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  1. #21

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    The topic is to better facilitate interactions between equestrians and hikers on trail, not a let's bash equestrians who may have behaved poorly.

    Thank you.
    "Sleepy alligator in the noonday sun
    Sleepin by the river just like he usually done
    Call for his whisky
    He can call for his tea
    Call all he wanta but he can't call me..."
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  2. #22

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    Quote Originally Posted by Alligator View Post
    The topic is to better facilitate interactions between equestrians and hikers on trail, not a let's bash equestrians who may have behaved poorly.

    Thank you.

    WHY NOT?! That's what all the dog threads become!
    https://tinyurl.com/MyFDresults

    A vigorous five-mile walk will do more good for an unhappy but otherwise healthy adult than all the medicine and psychology in the world. ~Paul Dudley White

  3. #23

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    Quote Originally Posted by rickb View Post
    So very interesting to learn about talking to the horse and rider that you meet.

    I will make sure to do that better in the future.

    Out of curiosity, would the average horseman pickup on and appreciate that could be driving the conversation? And how far away before greetings?
    the average trail rider will most likely appreciate it. As many have dealt with the the folks who do the freeze and silent thing. which is why many will actually greet you first,, in order to get you to respond.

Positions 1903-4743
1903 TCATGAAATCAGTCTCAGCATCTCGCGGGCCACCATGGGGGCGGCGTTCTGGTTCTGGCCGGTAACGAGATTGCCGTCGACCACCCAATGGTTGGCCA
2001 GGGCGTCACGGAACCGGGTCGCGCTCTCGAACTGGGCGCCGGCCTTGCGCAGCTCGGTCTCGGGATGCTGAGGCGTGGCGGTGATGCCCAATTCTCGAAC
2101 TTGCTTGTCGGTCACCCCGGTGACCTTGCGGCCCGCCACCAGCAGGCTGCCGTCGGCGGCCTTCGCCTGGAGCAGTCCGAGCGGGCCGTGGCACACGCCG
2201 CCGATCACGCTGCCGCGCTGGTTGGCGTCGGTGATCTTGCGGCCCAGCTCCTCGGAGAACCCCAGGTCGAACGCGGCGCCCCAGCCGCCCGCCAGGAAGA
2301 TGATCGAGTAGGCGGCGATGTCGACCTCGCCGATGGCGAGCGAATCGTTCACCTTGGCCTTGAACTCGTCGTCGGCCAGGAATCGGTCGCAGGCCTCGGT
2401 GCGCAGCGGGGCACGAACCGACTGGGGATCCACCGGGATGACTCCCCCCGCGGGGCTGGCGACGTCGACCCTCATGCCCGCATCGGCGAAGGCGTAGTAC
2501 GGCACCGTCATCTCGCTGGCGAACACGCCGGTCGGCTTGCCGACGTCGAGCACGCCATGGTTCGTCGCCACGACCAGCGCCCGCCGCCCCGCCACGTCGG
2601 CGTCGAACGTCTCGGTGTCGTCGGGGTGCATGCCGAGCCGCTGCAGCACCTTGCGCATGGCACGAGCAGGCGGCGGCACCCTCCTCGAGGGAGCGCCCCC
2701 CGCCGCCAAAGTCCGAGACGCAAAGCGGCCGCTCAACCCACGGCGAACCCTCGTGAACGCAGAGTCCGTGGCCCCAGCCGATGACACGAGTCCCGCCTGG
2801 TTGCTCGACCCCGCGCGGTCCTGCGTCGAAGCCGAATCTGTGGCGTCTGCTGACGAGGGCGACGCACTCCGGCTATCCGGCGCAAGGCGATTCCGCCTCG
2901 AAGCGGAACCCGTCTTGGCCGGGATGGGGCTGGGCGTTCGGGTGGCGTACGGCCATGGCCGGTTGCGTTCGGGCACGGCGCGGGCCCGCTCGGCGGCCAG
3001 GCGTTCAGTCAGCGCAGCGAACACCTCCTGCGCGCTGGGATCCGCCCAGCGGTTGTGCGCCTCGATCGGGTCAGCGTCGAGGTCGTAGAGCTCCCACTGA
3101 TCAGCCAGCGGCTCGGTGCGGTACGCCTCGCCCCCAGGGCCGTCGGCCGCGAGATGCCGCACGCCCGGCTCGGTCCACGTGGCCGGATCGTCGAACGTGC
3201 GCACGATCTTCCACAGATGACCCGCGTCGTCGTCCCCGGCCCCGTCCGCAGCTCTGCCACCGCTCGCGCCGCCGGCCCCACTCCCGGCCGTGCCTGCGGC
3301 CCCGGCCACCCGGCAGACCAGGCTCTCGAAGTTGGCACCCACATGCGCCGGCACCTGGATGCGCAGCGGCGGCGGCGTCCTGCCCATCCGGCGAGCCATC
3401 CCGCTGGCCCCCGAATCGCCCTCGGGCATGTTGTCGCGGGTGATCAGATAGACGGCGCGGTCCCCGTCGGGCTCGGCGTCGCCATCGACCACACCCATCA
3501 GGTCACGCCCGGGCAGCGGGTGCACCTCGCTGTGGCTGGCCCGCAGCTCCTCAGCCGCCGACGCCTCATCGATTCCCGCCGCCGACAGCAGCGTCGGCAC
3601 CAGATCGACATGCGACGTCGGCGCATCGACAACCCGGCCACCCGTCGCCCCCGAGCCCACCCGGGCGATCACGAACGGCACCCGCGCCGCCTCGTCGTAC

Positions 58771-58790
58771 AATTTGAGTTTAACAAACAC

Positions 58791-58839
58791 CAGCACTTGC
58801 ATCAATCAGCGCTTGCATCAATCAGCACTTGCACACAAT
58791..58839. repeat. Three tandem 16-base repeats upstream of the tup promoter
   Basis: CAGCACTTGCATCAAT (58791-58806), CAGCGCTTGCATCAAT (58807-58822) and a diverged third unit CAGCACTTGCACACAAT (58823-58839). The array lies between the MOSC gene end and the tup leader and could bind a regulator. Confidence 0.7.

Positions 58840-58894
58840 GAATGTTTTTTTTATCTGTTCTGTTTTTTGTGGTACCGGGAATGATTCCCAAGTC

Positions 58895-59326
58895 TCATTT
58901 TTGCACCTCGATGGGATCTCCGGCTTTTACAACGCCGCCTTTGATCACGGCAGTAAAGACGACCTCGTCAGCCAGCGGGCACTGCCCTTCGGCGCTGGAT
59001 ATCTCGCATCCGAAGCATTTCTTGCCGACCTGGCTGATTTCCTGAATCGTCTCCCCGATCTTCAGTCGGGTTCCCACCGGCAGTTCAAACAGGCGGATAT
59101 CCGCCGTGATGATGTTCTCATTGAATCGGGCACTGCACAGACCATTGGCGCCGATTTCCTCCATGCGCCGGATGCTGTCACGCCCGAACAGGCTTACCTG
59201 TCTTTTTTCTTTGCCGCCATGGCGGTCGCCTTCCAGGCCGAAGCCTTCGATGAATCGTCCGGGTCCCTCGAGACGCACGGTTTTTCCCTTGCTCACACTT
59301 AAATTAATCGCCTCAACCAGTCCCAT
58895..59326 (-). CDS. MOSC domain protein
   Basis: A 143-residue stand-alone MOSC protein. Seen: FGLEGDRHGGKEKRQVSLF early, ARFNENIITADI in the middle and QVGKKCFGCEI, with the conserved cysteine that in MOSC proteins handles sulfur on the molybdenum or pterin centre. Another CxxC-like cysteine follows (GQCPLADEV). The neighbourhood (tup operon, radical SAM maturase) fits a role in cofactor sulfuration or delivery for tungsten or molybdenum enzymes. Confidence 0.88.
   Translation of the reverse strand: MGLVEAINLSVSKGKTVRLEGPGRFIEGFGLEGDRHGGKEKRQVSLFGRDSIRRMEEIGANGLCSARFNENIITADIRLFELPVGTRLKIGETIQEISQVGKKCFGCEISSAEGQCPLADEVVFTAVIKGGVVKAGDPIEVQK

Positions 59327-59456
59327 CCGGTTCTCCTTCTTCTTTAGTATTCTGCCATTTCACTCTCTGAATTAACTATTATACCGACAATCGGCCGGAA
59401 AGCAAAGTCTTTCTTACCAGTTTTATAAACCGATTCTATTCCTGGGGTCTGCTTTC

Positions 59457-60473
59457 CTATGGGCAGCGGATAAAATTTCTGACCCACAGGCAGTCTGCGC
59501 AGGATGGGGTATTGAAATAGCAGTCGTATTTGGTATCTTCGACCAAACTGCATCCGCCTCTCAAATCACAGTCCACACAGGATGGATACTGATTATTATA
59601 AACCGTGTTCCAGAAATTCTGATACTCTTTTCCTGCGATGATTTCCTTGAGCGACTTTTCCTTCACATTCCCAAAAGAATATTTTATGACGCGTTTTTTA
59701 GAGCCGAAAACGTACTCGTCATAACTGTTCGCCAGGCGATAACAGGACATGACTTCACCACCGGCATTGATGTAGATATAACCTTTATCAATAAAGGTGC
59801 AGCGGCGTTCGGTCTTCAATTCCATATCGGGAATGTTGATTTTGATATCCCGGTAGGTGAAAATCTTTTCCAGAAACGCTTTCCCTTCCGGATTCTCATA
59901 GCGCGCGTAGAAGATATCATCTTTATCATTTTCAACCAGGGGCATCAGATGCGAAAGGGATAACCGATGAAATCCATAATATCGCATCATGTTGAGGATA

Far as distance,,, I guess just normal greeting distance, or if you see the horse looking at you can getting stupid.
    Honestly though asking you to drop your poles or gear or something is pretty lame, I mean I would expect you not to whip them around,,, but geesh.
    As a hiker in that situation I would probably just ignore you.
    For that matter pretty irresponsible for a stable owner to put non riders on anything but a dead head.

  4. #24

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    I hike a lot of areas with horse trails. 90 percent of the time, just make voice contact with the rider while stepping a few feet off the trail is what they like. I've never had an issue with hiking poles being an issue. Even my dog usually isn't an issue to the horse (dog is leashed because he has a habit of chasing and catching rabbits, armadillos, herding deer....). In years of hiking on horse trails, there was only one occasion when there was a rider taking exception to me, no matter what I did. Her horse was somewhat more "spooky" than most, but not the worst one I've hiked near. The rider had a smile on her face, but she let me know that pretty much everything I did (Voice contact, off trail, stopping) was NOT what HER horse wanted. I just smiled and said "Have a nice ride", waited until she was 20 feet away and kept hiking.
    There will always be the exceptions.
    For a couple of bucks, get a weird haircut and waste your life away Bryan Adams....
    Hammock hangs are where you go into the woods to meet men you've only known on the internet so you can sit around a campfire to swap sewing tips and recipes. - sargevining on HF

  5. #25

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    I also read that the hiker should move off trail on the downhill side; because a spooked horse is easier to control uphill than down.
    The older I get, the faster I hiked.

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